On Monday, Christian Dior kicked off the first day of Haute Couture Fashion Week in Paris with a surrealist-inspired collection. On the surface, it’s your typical runway show filled with gorgeous gowns that celebrities will clamor over to wear on the red carpet. But look closer and the clothes actually have a deeper meaning hidden in plain sight.
For the show, the French fashion house transformed the Musée Rodin into a Dali fan’s dream, featuring floors made of large black and white tiles with massive white sculptures of a hand,a torso, an ear, and a nose hanging from the ceiling.
Models strutted down the checkered floors wearing masks and dresses mirroring a masquerade party. But, as spotted on models’ hands — “contradictoire bal masqué,” which translates to “contradictory masked ball” — not all is what it seems.
Similar statements appeared wrapped around necks, across chests, and down fingers of models from the words of French poet André Breton. Breton is credited with having founded the surrealist art movement and penning its first manifesto in 1924.
One of Breton’s “tattoo” quotes read, “Au départ il ne s’agit pas de comprendre mais bien d’aimer” which translates to, “Initially, it’s not about understanding, but about loving.” Another read, “L’imaginaire. C’est ce qui tend à devenir réel,” which means, “The imagination, this is what tends to become real.” A different one featured a repetition of words, “Attitudes Spectrales Attitudes Spectrales Attitudes Spectrales,” a direct reference to Breton’s 1932 poem “The Spectral Attitudes.”
The obvious connection between Breton and the collection is his ties to surrealism. But beneath the surface, Breton was not only a surrealist but actually a misogynist. As Christopher Bailey wrote for the Los Angeles Times, “In 1927 Breton’s second Surrealist manifesto embodied the general sexism of the day. He extolled women as the muses of men, who were assumed to be the important artists.” In fact, Breton also once said, “The problem of woman is the most marvelous and disturbing problem in all the world.”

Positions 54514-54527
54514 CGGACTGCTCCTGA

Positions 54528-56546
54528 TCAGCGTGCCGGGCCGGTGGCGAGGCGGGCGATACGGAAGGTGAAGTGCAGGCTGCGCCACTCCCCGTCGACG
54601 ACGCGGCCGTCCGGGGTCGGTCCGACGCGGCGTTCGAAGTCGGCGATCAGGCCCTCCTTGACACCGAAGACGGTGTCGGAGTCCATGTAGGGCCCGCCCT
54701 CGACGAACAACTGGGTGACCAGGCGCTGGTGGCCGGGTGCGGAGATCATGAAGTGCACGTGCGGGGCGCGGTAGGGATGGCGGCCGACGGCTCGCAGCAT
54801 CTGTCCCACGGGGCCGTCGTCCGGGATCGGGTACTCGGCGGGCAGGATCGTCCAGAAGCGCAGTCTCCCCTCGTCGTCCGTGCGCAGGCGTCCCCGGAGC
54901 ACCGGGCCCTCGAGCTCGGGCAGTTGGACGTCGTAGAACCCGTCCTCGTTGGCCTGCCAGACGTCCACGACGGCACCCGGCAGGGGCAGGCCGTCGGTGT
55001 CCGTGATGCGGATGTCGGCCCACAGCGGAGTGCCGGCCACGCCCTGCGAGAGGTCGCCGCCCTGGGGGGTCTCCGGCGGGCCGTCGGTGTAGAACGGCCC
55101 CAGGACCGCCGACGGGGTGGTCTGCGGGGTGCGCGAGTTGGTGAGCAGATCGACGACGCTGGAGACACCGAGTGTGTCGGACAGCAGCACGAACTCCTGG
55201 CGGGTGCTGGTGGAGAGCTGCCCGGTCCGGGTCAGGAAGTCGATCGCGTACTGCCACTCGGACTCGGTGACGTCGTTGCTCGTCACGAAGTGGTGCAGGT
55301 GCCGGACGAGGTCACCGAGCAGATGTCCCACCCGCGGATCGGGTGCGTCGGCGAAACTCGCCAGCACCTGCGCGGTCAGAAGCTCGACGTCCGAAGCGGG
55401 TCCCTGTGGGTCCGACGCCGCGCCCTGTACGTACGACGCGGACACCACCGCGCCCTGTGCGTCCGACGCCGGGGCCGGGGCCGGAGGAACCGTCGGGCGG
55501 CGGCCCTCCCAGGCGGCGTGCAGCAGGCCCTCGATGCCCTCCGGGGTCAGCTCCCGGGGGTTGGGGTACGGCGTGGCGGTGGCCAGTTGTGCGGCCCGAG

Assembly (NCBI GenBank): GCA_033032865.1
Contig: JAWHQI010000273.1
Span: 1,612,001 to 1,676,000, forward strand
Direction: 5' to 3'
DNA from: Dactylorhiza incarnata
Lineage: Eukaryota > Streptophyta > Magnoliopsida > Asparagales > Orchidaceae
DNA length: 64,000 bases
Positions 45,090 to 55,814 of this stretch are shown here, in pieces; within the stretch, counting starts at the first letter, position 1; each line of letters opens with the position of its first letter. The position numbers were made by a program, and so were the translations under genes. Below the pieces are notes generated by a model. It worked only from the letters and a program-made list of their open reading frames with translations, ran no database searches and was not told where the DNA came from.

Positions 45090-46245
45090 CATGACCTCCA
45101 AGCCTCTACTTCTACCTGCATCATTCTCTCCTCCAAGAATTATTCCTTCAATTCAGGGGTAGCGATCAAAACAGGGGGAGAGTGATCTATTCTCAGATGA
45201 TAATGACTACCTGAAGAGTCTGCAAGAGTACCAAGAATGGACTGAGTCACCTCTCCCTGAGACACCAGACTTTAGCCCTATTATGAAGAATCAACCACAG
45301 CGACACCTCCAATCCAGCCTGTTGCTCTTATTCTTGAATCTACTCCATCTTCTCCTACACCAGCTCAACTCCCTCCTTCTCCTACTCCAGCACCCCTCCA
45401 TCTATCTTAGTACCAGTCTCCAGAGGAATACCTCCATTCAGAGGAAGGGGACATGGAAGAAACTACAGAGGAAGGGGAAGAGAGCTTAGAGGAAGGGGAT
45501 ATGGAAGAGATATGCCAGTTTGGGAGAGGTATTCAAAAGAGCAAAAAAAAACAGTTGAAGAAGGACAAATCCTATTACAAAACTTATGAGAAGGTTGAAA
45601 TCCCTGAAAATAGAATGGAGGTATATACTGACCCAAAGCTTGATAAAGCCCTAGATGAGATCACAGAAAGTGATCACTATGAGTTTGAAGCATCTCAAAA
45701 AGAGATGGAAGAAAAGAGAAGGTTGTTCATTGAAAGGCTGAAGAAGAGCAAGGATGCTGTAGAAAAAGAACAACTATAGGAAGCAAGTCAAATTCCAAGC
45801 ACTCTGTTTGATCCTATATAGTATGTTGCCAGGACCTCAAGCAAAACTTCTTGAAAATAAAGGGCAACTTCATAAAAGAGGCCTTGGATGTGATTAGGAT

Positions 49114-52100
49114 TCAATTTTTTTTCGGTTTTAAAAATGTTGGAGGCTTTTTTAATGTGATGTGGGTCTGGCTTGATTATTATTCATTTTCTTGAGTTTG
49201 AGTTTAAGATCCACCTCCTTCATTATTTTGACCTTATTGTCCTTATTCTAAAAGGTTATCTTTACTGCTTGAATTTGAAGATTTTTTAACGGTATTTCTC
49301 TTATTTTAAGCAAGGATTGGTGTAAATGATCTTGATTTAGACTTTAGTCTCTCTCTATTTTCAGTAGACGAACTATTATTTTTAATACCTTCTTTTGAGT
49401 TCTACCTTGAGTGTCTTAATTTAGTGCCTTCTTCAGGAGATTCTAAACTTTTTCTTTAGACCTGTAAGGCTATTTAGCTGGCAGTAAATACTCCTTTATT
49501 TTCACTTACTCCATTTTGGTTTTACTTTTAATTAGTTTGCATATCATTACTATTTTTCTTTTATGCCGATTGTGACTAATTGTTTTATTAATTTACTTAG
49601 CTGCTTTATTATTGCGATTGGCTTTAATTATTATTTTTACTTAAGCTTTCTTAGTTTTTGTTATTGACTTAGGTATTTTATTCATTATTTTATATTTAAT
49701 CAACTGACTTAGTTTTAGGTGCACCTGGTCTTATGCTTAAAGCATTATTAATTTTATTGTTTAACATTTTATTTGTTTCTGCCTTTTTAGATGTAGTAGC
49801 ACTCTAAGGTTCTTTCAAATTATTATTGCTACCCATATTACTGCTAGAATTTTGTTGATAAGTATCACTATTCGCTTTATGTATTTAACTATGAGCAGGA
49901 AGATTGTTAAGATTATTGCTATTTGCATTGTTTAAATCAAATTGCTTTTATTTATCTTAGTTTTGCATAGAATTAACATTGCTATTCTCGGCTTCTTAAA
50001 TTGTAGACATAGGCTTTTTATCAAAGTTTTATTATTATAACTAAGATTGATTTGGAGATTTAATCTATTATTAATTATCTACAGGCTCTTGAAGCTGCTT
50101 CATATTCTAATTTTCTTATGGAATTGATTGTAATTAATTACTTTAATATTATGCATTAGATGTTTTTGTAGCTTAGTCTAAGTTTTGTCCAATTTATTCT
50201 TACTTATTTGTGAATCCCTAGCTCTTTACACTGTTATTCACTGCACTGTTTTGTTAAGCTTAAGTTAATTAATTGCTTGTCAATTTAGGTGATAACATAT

Yet contrary to the sexism of the era, there were several notable female surrealist artists who were not merely muses but accomplished artists: Eileen Agar, Leonora Carrington, and Leonor Fini, to name a few. The latter came from Argentina and was known for depicting strong women in her artwork. She is also quoted at the beginning of Dior’s show notes.
So why feature Breton so prominently? Maria Grazia Chiuri, Dior’s artistic director, is perhaps directly responding to Breton’s antiquated views. The representation of female bodies in sexual forms was a continuous theme in surrealist art. The balance many female surrealist artists had to find was how to represent this overt sensuality in a form that was respectful and empowering — not demeaning or submissive.
Chiuri attempts with her couture collection to relieve this tension, which is still present in today’s society — a pressure women have between managing in a male-dominated world and finding their place in a culture at large that’s strongly advocating for women to rise up and break the glass ceiling even as they are still faced with roadblocks.
Take, for example, the recent Harvey Weinstein scandal and the #MeToo movement. Women are looking for ways to assert themselves — especially when it comes to ownership of their bodies — after years of staying quiet (and being silenced) on sexual assault. Additionally, women are helping change the conversation away from victim shaming and stereotyping based on appearance, especially when it comes to fashion where questions like “What were you wearing?” were often asked.
Dior exuding strong feminist undertones is nothing new in Chiuri’s era. In 2016, the designer became the first female artistic director in the brand’s more than 70-year history. She debuted her first collection for the fashion house with her sensational feminist tee, “We Should All Be Feminists.”
Click through the gallery above for the top 15 best looks from the couture collection.
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